Complete Guide to The Working of Circuit Switch

Complete Guide to The Working of Circuit Switch

In our previous blogs, we have been discussing how a circuit switch is able to protect the circuit and devices from the consequences of overload, overcurrent and other unexpected incidences on the circuit. Let us take a look into the working of the circuit switch, so as to get a better understanding of how a circuit switch is able to perform these protective measures.

The process begins with the installation of a circuit switcher at the centre of the power distribution system, which is then connected to the load that requires protection. The load refers to the devices or appliances, and the point of installation may vary, ranging from a substation to a transformer.

During normal operation, when the circuit is functioning correctly, the circuit switcher will stay in the closed position, enabling the electric current to flow smoothly through the circuit from the source to the load.

If there is a fault in the circuit, such as overcurrent, over-voltage, ground fault, or short circuit, the circuit switcher can identify these abnormalities through the sensors and other components discussed earlier.

The control component of the circuit switcher sends signals to the mechanical and electric components of the switcher, causing the contacts to open. When the circuit switcher is open, it means that the circuit is disrupted, and there is no transmission of electric current to the device.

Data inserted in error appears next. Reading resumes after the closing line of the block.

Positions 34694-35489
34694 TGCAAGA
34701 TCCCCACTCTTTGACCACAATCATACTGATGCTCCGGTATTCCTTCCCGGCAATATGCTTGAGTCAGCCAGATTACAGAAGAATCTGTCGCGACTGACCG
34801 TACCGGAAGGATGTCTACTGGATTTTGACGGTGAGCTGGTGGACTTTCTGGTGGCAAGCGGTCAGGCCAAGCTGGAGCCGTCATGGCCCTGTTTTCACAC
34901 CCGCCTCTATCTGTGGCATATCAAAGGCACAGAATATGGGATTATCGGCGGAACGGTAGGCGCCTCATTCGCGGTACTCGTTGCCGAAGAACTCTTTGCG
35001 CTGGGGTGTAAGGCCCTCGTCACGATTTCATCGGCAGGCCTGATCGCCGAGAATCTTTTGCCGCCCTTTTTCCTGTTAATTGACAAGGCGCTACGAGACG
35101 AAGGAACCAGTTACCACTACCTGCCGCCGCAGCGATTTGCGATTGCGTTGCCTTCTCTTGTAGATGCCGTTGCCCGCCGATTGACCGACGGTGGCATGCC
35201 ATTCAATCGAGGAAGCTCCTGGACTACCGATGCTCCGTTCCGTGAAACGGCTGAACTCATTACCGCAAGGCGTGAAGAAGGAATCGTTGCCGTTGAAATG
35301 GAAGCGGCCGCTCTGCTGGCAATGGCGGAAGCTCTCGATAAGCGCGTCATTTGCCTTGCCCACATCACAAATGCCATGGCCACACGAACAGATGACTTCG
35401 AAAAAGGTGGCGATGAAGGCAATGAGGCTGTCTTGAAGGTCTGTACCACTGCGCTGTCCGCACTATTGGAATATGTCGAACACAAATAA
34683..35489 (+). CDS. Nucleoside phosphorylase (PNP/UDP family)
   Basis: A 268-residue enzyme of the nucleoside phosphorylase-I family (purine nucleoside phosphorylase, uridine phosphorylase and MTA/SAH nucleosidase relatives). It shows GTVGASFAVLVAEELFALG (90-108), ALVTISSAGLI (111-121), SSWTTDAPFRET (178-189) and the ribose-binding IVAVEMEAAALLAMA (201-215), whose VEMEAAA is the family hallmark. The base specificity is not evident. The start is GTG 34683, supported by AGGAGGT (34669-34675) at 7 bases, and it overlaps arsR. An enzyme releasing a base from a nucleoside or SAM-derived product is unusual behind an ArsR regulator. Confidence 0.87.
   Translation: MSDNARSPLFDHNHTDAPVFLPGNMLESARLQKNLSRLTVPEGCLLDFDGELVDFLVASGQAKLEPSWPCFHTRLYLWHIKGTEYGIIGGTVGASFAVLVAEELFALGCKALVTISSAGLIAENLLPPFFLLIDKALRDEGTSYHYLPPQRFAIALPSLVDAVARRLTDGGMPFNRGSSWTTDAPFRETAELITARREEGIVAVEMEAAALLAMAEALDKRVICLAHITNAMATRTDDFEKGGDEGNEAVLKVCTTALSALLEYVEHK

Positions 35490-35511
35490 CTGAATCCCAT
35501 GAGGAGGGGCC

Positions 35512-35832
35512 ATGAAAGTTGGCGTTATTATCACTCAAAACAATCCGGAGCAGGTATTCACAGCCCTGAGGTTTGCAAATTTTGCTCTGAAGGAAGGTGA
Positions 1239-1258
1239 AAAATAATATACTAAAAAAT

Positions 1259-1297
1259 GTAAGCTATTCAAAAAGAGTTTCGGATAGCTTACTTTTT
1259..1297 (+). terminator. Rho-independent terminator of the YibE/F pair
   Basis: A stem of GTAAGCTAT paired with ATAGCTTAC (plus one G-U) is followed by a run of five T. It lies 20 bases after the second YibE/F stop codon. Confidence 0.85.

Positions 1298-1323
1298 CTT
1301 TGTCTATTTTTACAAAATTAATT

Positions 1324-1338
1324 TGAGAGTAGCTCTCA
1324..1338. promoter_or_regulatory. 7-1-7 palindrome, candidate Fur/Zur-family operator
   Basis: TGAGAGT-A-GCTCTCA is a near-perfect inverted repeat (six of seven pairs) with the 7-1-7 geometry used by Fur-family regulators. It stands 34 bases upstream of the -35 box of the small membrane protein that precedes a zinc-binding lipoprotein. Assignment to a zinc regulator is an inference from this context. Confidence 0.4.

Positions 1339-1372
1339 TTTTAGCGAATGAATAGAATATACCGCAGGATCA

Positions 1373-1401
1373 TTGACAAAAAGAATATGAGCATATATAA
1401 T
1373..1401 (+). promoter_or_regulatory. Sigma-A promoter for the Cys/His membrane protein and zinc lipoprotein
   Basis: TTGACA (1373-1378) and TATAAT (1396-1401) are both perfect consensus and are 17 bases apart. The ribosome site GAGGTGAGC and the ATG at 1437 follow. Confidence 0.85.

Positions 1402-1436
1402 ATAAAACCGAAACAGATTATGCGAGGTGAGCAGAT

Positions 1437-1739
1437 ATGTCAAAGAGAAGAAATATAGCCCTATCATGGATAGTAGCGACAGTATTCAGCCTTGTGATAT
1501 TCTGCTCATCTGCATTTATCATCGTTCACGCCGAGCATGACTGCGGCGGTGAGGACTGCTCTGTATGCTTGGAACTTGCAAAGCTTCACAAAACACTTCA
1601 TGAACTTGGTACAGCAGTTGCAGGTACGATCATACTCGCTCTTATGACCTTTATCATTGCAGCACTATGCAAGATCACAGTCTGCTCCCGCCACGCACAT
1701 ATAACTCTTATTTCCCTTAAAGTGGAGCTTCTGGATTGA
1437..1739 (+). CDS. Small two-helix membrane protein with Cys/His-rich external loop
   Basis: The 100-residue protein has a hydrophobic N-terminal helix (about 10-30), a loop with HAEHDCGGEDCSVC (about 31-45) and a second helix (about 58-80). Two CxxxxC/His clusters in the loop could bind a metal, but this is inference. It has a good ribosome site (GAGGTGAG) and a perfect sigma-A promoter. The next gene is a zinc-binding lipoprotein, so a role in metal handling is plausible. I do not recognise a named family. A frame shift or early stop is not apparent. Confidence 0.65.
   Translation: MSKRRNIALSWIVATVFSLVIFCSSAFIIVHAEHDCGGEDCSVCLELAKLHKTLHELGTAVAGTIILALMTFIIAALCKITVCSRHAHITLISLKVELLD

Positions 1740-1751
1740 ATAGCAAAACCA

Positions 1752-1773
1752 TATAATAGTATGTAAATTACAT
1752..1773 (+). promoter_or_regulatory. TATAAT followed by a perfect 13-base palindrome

Any load connected to the circuit will be separated from the rest, so the fault will not affect it. This isolation also minimizes the potential for further damage to occur on the remainder of the circuit.

The subsequent stage involves eliminating the fault to restore normalcy to the circuit. Typically, a technician is called upon to examine the origin and possible cause of the fault. Fault identification is often achieved through the use of sensors and other electric metering equipment.

Once the fault has been identified, measures are taken to isolate and rectify it. Some of the corrective actions include repairing wiring connections, replacing electrical components, and making other necessary changes to the circuit as a whole.

Once the fault has been fixed, the control component of the circuit switcher will send signals to close the contacts. This typically occurs very quickly to prevent any downtime in the electric system.

After that, the circuit switcher will resume its role of monitoring, controlling, and protecting the circuit.

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